A video was circulating that the Hluhluwe iMfolozi Park’s fence was cut down. However, it was confirmed that the video was from a protest that had taken place early this year. 

    There was also footage of police officers putting goods into their van. The eThekwini municipality said the city noted with concern the video of the officers. Upon a preliminary investigation, it was determined that the officers were not looting, but rather confiscating the goods from looters. The city called on communities to remain calm considering the civil unrest currently taking place and listen to the radio and other media to stay informed of current developments.

    In a media statement released on Sunday, the National Joint Operational and Intelligence Structure (NatJoints) announced that several arrests had been made in relation to the violent protests in KZN and Gauteng.

    The Road Freight Association (RFA) warned the 33 trucks lost in the KZN riots would lead to some business closure and unemployment. RFA CEO Gavin Kelly said small businesses like petrol stations linked to the freight industry might shut down. He said the small economies along these trucking routes will be hit the hardest. 

    Police response 

    Col Brenda Muridili, spokesperson for the National Joint Operational and Intelligence Structure (NatJOINTS) said a warning had been issued  to those circulating messages inciting violence.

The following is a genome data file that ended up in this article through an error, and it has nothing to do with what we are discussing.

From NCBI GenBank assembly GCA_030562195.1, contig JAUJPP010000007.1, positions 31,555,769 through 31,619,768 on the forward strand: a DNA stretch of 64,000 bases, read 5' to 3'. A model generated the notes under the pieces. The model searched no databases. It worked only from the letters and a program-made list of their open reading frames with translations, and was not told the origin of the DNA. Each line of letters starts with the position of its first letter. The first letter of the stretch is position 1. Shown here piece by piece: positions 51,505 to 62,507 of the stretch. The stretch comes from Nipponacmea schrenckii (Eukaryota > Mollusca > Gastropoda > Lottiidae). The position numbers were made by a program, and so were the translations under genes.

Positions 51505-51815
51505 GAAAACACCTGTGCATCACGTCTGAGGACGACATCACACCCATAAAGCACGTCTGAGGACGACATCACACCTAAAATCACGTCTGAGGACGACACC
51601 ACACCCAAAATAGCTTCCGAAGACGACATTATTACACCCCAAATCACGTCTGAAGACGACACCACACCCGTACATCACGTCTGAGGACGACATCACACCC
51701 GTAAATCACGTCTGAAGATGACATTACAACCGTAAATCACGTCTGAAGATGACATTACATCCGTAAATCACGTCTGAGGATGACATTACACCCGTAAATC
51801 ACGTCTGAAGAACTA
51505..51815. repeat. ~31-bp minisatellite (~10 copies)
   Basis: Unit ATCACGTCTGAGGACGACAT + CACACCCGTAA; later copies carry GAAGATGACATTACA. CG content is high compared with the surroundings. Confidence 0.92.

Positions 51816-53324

Journalists came under attack amid incidents of violence in Gauteng on Sunday. The South African National Editors’ Forum (SANEF) has strongly condemned the attacks on journalists covering the unrest and looting in Johannesburg.

    According to SANEF, an SABC television crew was robbed in Alexandra, while a camera and vehicle belonging to Newzroom Afrika was badly damaged in Hillbrow. Other journalists faced intimidation from perpetrators.

    “The two attacks left a bitter taste in the mouths of journalists and editors, who assigned teams to cover the violent protests across Gauteng this morning,” Sanef said in a statement.

    President’s response

    During a presidential address, where Cyril Ramaphosa extended level four restrictions for a further two weeks, he condemned the violence. “While there are those who may be hurt and angry at this moment, there can never be any justification for such violent, destructive and disruptive actions.

    It is a matter of concern to all South Africans that some of these acts of violence are based on ethnic mobilisation,” said Ramaphosa. Ramaphosa said all those involved in the protests would be arrested and prosecuted. 

    This piece will be updated throughout the day.